Props to Lawnya Vawnya, Girls Rock NL, and everyone else rolling up their sleeves, and getting on with creating a vibrant, inclusive music scene.
Like many in the music community, my initial reaction to the Iceberg Alley Festival lineup was disappointment; not just at another missed opportunity for more balanced and inclusive festival programming in our province, but disappointment at the dismissive attitudes towards women in the music community daring to take umbrage with their exclusion.
As a female musician, music fan, and music critic, I’ve chosen to call one of the richest, most vibrant musical communities in the country my home exactly because of this richness. But Dear St. John’s: Why must we continue to have to have this conversation about the importance of diversifying festival lineups, like it’s groundhog day?
Why are we as a province inclined to see inclusivity as pandering, and progressiveness as risk, where others see value and opportunity?
It’s counter-intuitive to write this, but resident provocateur/former Mayor Andy Wells’ foray into the debate via Twitter struck a chord with me when he opined: “If u don’t like the line-up don’t attend. Promoter has right to choose, performers have right to decline, public can refuse to buy tickets. It’s called economic freedom and it is gender blind.”
On this last point, I can only sigh. The idea that economic freedom is gender-blind is just plain lazy… a red herring meant to give carte blanche to the presupposition of individual rights. But, it’s not wrong that I have the right to refuse to buy tickets or attend a festival, to decline as a performer, or even that a promoter has the right to book screaming goats if they so choose.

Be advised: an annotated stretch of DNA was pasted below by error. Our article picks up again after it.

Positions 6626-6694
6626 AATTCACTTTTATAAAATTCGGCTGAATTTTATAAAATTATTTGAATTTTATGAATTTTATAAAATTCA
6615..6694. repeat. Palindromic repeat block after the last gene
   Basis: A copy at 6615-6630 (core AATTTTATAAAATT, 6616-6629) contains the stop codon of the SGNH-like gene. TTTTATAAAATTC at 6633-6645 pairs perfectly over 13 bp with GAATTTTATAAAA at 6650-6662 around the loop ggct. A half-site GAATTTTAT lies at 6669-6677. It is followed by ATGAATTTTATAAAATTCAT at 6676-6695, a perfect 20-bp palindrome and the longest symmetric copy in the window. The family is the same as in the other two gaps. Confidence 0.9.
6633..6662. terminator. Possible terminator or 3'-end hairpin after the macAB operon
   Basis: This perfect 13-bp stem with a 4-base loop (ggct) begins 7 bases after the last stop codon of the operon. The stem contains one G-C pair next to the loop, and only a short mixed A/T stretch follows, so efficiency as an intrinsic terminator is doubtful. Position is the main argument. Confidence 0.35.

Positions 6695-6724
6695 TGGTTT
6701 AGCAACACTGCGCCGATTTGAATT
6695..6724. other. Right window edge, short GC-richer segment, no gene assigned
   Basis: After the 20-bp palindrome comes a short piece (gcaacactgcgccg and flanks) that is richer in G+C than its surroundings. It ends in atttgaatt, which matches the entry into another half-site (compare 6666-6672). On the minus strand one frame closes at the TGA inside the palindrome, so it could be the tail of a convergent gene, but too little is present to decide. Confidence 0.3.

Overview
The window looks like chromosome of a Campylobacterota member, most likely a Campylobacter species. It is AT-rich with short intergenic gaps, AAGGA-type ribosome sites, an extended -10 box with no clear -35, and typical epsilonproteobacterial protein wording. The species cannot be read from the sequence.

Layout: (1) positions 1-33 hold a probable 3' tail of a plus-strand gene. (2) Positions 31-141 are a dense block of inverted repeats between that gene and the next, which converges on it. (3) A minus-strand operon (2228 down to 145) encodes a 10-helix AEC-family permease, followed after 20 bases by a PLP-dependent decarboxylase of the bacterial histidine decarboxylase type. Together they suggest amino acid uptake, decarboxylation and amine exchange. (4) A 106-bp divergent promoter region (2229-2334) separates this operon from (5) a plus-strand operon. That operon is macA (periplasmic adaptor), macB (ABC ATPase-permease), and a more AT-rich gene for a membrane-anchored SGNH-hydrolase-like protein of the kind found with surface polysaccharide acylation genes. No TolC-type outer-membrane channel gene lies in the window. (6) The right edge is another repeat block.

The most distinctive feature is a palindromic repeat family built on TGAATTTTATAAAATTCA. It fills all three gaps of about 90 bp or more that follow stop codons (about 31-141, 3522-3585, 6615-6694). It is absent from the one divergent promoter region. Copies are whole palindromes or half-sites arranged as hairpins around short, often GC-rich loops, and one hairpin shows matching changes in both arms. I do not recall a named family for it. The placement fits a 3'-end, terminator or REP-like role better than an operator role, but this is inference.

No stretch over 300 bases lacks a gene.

By the same token, we also have the right to choose whether we spend our limited energy engaging disinterested relics, or rallying behind forward-thinking, community building initiatives. For the sake of my sanity, I choose the latter.
Girls Rock NL, for example, is an outstanding program that connects self-identified girls and gender non-conforming youth to professional women in the arts. It offers workshops for their success, and provides the opportunity to learn instruments, write songs, and rock out on stage.
Their mandate is anything but divisive: foster confidence, leadership, creativity, critical thinking, and collaboration through music and performance; empower self-identified girls, gender non-conforming youth, and women, while encouraging a more diverse and inclusive city. Can I get an amen!
Moving along; music and art festival Lawnya Vawnya returns for its 8th year this May (23-26) with what is easily its most impressive lineup to date. Similar to Girls Rock NL, Lawnya Vawnya Executive Director Chrissy Lee sees broadening the festival’s programming not as a gamble, but as key to its continued growth and success:
“We don’t want to appeal to just one group of our diversifying population. Taking an inclusive approach broadens the scope of our audience since festival goers come from a wide variety of backgrounds. When festivals goers can watch an artist on stage that they themselves can identify with, it makes the show all the more memorable for both the audience and the performers.” Double amen!
Rather than capitulate to this idea of Newfoundland as impossibly stuck in the mud, let’s instead recognize and support forward-facing community initiatives such as these.
Let’s grow them until they’re undeniable forces to even the bro-down promoters and dinosaurs among us. Volunteer where you can, donate if you can, go to shows, buy that wristband! (And for the love of god, bypass that vapid, carnivorous comment section altogether). Amen.